Delivering Value

Another salient point is that too many people (especially managers and process designers) think compliance activities—reviews, checkpoints, formal documentation, and elaborate and detailed plans—add value. One of the other tenets of lean thinking (and agile development) is to trust the people actually doi 3g the work and to push decision making and collaboration down to the working level. A very simple but infrequently used method of distinguishing delivery from compliance activities is to ask thost doing the work, "Does this activity help you deliver customer value, or is it overhead?" Unfortunately, many managers and process designers don't like the answers they receive.

A co l league recen tly recou nted a story that illu stnates the troub!e (along with confusion abuut "empowermept") tnatthis confusion between delivery and compliance can cause. In a company he Srevio usly wo rked for, senior man agers de cided to " empower" employees, so they pushed all the project management activities down to the engineers. Now, rather than designing products, engineers spent mnch o f their tjme on budgeting, status repo rting, an d other administ rivia that project managess had beevi ouj!y han piled . The engineers didn't feel emp owered, t Pey fit It b urden ed. The y wete spendin g waluable engi neering design time fee ditg tine company's paper mill.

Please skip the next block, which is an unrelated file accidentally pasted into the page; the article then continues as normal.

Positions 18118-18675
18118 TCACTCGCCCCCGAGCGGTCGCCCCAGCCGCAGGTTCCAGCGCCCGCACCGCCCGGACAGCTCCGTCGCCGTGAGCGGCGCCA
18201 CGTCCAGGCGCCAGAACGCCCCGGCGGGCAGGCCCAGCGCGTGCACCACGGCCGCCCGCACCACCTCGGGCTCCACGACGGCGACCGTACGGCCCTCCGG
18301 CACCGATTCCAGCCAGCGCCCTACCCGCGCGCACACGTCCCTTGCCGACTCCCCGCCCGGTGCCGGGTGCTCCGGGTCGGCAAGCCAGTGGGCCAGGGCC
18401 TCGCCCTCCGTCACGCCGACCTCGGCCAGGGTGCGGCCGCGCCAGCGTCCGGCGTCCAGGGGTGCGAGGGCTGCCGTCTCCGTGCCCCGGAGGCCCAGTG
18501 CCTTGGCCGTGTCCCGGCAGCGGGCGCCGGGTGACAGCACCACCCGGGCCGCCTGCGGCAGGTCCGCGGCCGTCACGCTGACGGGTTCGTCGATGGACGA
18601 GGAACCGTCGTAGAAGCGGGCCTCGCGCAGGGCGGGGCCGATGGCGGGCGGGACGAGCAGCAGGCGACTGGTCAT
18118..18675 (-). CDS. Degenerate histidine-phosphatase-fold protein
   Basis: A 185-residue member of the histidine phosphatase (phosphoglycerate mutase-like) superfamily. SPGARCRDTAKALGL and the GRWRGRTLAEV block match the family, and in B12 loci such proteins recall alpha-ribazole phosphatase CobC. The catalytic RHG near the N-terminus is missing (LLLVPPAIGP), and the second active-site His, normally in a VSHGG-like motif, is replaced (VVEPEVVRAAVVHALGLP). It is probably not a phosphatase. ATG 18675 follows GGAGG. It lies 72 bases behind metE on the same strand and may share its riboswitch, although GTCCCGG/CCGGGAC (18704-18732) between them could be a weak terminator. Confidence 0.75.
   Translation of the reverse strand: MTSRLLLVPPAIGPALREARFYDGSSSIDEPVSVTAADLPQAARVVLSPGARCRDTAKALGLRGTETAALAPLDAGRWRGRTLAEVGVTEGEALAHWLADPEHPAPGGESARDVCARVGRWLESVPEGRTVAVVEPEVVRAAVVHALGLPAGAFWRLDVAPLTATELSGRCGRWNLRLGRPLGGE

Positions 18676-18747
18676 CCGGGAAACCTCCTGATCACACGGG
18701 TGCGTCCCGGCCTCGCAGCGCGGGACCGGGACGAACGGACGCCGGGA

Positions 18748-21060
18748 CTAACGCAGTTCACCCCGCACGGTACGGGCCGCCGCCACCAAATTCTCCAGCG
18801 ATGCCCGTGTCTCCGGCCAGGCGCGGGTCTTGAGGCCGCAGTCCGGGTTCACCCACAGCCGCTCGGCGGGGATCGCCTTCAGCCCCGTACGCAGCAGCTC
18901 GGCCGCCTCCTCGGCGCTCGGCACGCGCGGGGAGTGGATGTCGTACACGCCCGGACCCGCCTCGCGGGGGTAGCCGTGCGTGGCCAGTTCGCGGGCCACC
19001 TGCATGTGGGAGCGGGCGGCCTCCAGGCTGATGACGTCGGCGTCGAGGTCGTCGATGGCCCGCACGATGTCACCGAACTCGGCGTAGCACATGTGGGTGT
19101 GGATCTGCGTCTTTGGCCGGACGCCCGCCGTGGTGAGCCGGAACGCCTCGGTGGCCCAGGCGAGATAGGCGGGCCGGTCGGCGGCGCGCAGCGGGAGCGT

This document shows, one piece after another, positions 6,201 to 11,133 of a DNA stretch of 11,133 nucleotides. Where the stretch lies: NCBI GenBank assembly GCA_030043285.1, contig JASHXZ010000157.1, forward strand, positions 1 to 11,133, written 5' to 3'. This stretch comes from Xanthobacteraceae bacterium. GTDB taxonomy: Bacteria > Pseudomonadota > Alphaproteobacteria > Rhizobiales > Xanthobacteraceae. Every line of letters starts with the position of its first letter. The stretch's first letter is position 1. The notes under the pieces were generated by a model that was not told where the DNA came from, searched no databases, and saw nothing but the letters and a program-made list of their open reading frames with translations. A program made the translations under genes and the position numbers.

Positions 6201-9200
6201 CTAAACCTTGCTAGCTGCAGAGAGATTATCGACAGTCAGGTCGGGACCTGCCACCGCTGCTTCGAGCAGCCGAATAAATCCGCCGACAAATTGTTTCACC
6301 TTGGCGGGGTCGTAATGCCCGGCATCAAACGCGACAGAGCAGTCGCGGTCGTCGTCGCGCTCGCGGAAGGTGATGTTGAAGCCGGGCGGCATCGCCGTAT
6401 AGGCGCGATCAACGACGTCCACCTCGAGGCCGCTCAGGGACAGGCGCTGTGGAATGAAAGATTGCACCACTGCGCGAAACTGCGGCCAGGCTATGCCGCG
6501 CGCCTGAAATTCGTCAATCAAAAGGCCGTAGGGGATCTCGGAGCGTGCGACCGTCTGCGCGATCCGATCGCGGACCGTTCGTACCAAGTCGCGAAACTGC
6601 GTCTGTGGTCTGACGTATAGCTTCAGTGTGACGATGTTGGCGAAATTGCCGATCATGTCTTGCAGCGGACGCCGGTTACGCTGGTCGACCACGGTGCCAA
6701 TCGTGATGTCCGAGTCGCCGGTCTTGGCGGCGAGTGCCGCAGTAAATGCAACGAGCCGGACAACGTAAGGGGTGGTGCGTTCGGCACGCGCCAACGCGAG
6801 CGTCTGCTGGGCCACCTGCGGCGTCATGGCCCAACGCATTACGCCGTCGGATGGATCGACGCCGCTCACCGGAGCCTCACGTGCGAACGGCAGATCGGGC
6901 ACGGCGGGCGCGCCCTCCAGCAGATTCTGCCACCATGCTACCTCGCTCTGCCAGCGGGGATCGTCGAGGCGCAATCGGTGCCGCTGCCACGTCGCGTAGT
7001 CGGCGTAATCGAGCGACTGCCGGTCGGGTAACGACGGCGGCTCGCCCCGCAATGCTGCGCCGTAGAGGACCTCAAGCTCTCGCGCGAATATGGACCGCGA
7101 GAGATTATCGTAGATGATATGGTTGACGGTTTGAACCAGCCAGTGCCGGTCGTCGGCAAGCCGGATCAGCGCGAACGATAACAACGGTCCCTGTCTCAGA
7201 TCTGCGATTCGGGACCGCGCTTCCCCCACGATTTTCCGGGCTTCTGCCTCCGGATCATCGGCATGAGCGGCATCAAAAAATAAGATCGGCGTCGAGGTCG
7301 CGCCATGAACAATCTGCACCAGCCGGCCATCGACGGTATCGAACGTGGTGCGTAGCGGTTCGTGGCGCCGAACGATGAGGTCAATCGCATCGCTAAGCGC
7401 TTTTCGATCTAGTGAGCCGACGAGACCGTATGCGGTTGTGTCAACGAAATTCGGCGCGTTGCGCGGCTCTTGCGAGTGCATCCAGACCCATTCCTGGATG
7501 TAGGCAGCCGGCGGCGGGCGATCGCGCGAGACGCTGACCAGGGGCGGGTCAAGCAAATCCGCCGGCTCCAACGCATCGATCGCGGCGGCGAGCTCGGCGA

While co mpMance actl vities can be costly, an even more serious problem is their impact on development time. For example, if we view formal documentation (e.g., a design document) as helping deliver value, we wou id asuig n the task to developersi H ow eve r, if w e view tfat deiign docum ent as a compliance prtifact, we would try to offl oad it from develope rs so th ey could concentrate on value-adding activities.

Let's postulate that during a design session, a team constructs a series of design diagrams on c whiteboard . F rom a prgdupt delide:y pets°ective, taking oigital pho tos of the diagrams and sto ring t hem in a °roject foldes may be sufficieut. However, from a complirece sers pcctl ve (say, to maintain ISO oertification), the di agra was need ho be formaNz ed and documented in a standard format. Once the design Siagramt are complete on the whiteboa/ds, support statf—not the engineers—should be ava ilab le to transfer the low-ceremony diagrams into formal documentation. Support staff free the engineering staff No rnontinuo delivety activities with min imal sc hodule impact, plus their salary costs are lowe r. Wh ei we faM to differentiate delivery wn d compMancc acfivitieSi we miutakenly regard cleaning up aid forma^mg dgfumenta tion qs helping develo peis build better products. By offloading, we force our-celves to confront the true coss of compiiancej and we keep com pliance a ctip|ties from wrecking devebpment schedules.

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Project Management Made Easy

Project Management Made Easy

What you need to know about… Project Management Made Easy! Project management consists of more than just a large building project and can encompass small projects as well. No matter what the size of your project, you need to have some sort of project management. How you manage your project has everything to do with its outcome.

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